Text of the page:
Over the past few weeks, many young people walked through the doors of high schools and universities for the last time. For some, the next steps of their journey are well mapped out – more education, an internship, maybe even a job. For others, things are far less clear.
Their uncertainty is underlined by the latest data on “NEETs” – young people not in employment, education or training – in OECD countries. On average in 2011 (the most recent year for which internationally comparable statistics are available), around one in six young people between the ages of 15 and 29 fell into that category. In some OECD countries, the proportion rose to as high as one in three among people in their mid to late-20s.
These numbers appear in the latest edition of the OECD’s Education at a Glance, which paints a worrying picture of the job prospects of young people in the wake of the Great Recession. But it also underlines the continuing – and growing – importance of education as they make their way in the world.
Take the figures for joblessness. Between 2008 and 2011, unemployment among people with relatively little education rose by 3.8 percentage points in OECD countries. For graduates, however, it rose by less than half that, 1.5 points. As the OECD’s Andreas Schleicher told the Financial Times yesterday, “The crisis has amplified the value of a good education.”
He repeated that point during a Tweetchat earlier this evening that discussed the educational choices facing young people as well as how we can ensure that governments actually deliver that “good education”.
One early questioner wanted to know if the rising cost of education meant it was still worth pursuing a college degree. That brought a response that regular readers here won’t find too surprising: “Yes, costs have increased, but the returns have increased even faster.” (If you want to see the numbers, turn to page 100.)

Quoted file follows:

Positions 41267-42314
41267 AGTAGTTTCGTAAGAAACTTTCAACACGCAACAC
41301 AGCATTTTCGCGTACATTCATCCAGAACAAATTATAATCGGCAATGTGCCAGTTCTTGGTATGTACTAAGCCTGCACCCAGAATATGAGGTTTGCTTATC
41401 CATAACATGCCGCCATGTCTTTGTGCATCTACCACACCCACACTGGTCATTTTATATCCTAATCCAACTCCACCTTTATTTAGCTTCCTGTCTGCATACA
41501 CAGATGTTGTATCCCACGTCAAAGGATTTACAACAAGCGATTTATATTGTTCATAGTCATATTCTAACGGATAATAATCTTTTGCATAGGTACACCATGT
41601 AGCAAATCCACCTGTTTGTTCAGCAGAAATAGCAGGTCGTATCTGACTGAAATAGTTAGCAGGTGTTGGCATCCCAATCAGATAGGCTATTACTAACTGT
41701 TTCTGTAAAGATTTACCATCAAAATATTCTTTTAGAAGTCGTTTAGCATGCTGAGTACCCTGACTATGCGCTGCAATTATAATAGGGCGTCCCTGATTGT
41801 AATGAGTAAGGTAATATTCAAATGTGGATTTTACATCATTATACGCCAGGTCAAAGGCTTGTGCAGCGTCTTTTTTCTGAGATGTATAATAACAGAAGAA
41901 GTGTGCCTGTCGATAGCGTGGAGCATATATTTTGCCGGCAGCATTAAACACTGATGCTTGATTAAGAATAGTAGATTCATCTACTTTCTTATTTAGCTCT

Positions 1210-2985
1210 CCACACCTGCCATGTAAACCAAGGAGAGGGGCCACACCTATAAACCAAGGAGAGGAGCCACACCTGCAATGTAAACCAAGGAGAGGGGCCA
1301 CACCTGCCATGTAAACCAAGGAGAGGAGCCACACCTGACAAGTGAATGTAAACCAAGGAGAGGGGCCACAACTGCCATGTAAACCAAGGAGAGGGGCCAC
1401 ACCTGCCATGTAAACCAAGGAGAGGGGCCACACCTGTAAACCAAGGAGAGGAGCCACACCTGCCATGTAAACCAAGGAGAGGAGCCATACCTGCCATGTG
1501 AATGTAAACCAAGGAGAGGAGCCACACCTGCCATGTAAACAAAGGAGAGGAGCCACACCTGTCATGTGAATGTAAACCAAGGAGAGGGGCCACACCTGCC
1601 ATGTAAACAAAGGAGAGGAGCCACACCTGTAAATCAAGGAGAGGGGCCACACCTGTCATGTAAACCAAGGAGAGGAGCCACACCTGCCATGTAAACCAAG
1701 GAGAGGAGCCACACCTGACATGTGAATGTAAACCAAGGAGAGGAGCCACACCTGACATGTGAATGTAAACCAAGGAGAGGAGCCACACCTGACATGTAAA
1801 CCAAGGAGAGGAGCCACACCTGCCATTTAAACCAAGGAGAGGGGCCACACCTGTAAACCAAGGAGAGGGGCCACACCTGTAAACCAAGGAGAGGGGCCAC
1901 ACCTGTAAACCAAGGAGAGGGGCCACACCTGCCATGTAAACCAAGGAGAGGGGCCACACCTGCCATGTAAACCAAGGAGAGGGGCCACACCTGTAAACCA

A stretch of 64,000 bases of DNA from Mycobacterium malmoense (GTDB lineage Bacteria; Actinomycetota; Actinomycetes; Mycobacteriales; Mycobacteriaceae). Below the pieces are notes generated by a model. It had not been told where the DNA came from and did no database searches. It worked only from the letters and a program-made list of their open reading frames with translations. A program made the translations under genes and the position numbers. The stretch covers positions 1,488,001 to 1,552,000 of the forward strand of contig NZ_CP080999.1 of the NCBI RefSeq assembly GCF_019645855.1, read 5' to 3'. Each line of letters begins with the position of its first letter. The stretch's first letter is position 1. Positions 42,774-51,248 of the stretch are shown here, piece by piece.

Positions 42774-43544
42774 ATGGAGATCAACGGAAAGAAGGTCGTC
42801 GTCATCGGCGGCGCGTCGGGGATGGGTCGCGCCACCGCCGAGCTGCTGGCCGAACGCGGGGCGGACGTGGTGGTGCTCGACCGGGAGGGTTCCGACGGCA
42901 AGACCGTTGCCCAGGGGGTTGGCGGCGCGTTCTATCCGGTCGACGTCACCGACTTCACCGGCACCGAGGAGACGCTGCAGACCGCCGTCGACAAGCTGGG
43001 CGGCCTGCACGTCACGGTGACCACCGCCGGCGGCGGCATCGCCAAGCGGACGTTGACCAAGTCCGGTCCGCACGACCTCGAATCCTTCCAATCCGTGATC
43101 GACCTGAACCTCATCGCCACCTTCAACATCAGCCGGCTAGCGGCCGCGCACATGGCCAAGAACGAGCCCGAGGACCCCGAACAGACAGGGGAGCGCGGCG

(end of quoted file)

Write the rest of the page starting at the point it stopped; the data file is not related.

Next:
As we’ve discussed before on the blog, rising college costs are also leading many to wonder if higher education won’t rely increasingly in the future on Massive Open Online Courses – MOOCS. Andreas clearly thinks it will: “MOOCs will play an important role in the future provision of higher education, we’d better get ready for it!”
Turning to the wider world of education, Nick von Behr was concerned about teacher quality, and asked “how much should an OECD country monitor the quantity and quality of teacher training?” Andreas echoed the importance of this issue: “Our data shows huge variability in the performance of students even within schools. Evaluating teaching has a lot of promise.”
Rajagopal CV wanted to know if the OECD had “any tips or magic wand to make teaching the most sought-after work”. One answer, he was told, was to look to Finland, which gets nine applicants for each teaching post and “provides good career perspectives, great teacher collaboration, good professional development”.
And at a time of budget pressure, a number of questioners asked about education financing. The good news, said Andreas, is that “so far most countries have protected education spending well, even in crisis”. But he stressed that what mattered more was not the absolute size of education budgets but “ how you invest yr money”. In that context, he believes, the quality of teachers matters more than the size of classes.